Mass Audubon works on “Climate-Smart Forestry”

The Massachusetts Department of Conservation and Recreation has funded Mass Audubon for three years of “Climate-Smart Forestry.” This program is a collaborative effort between Mass Audubon and the New England Forestry Foundation (NEFF) to support landowners in making climate-friendly forestry management decisions. This is especially important in Massachusetts, where forests cover 60% of the total land area and much of it is privately owned. 

The Climate-Smart Forestry project is divided into three main “tasks.” The first is to update the state’s Forest Stewardship Plan to include a climate component. This is a voluntary program where landowners work with consulting foresters to create a ten-year management plan. Future plans will explain how a landowner’s forest fits into the larger climate change picture, and will nicely complement our Foresters for the Bird Program.

Mass Audubon Central/Western Regional Scientist Tom Lautzenheiser educates a group of forestry professionals about sustainable forest management at Mass Audubon’s Elm Hill Sanctuary.

The second task is encouraging municipalities to participate in carbon offset markets. Forest landowners receive payments from the California Compliance Offset Program for carbon stored in the trees on their land. In exchange, these landowners reduce clear-cutting and lengthen their harvest rotations to maintain a specified level of carbon storage over time spans ranging from 40 – 100 years.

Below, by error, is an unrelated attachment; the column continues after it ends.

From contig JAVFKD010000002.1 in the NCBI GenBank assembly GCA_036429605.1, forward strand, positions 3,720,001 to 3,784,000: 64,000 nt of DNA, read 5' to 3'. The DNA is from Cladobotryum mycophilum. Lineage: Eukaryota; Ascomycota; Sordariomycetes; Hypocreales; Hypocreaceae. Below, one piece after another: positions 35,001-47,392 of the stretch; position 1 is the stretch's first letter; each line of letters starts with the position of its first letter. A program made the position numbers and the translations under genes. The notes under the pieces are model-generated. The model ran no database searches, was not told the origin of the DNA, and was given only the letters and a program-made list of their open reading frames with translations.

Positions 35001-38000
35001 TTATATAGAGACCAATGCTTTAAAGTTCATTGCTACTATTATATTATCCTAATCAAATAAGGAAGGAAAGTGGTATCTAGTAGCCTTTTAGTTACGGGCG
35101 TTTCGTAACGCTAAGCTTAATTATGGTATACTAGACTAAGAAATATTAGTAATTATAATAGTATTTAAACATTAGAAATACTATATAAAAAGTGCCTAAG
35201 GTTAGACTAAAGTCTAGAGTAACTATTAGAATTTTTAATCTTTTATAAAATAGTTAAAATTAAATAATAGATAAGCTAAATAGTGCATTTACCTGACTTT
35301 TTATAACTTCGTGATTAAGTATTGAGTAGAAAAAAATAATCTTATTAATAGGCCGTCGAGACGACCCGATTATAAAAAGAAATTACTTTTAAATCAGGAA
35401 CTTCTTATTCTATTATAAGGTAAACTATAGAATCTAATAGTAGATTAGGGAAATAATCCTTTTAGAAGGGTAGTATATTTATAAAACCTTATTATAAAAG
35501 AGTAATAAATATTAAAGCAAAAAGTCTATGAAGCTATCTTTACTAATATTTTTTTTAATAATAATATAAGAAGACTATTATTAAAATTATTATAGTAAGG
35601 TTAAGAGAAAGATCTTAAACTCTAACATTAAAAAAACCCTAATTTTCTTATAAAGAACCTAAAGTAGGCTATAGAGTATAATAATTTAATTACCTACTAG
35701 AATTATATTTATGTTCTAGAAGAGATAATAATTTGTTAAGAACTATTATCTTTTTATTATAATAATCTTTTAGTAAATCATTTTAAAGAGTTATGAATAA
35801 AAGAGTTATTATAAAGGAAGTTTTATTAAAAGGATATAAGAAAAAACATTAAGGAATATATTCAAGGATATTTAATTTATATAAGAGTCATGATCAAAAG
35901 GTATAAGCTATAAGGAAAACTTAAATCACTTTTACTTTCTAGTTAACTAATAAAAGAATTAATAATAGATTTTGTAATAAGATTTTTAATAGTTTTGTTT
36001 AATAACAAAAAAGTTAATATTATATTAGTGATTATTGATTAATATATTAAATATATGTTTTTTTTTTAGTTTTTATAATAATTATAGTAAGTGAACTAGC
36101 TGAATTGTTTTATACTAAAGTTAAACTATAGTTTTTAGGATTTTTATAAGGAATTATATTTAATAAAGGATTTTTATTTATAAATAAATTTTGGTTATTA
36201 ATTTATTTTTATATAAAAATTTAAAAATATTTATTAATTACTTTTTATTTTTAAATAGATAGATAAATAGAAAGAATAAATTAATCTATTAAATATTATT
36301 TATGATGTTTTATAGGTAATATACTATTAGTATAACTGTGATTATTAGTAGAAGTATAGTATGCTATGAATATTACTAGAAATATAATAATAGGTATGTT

The third task is to update the Best Management Practices (BMPs) for timber harvesting to address the reality of climate-driven changes in harvesting conditions and promote climate-friendly practices. This will be completed by NEFF, which currently provides BMPs designed to reduce erosion and minimize damage to wetlands and soils during harvest operations. The updates will ensure that projected changes due to climate change are reflected in BMPs. 

The project is led by Jeff Ritterson and Josh Rapp in Conservation Science. Jeff currently leads our Foresters for the Birds program and is developing a project for Bird Friendly Maple Syrup. Josh has 15 years of experience in forest ecology research with an emphasis on climate change impacts on forests. Tom Lautzenheiser, who led the effort to enroll Mass Audubon lands in the California carbon market, will contribute heavily to the carbon offset component. Alexandra Vecchio, Climate Change Program Director, will contribute her experience in building climate resilience at the municipal scale, as well as expertise in climate change communications and education for the various outreach components of this project. 

2 thoughts on “Mass Audubon works on “Climate-Smart Forestry”

  1. Ann Gurka

    Thank you, Mass Audubon! This is so important and necessary. I look forward to hearing more about this project as it goes forward.

    Reply

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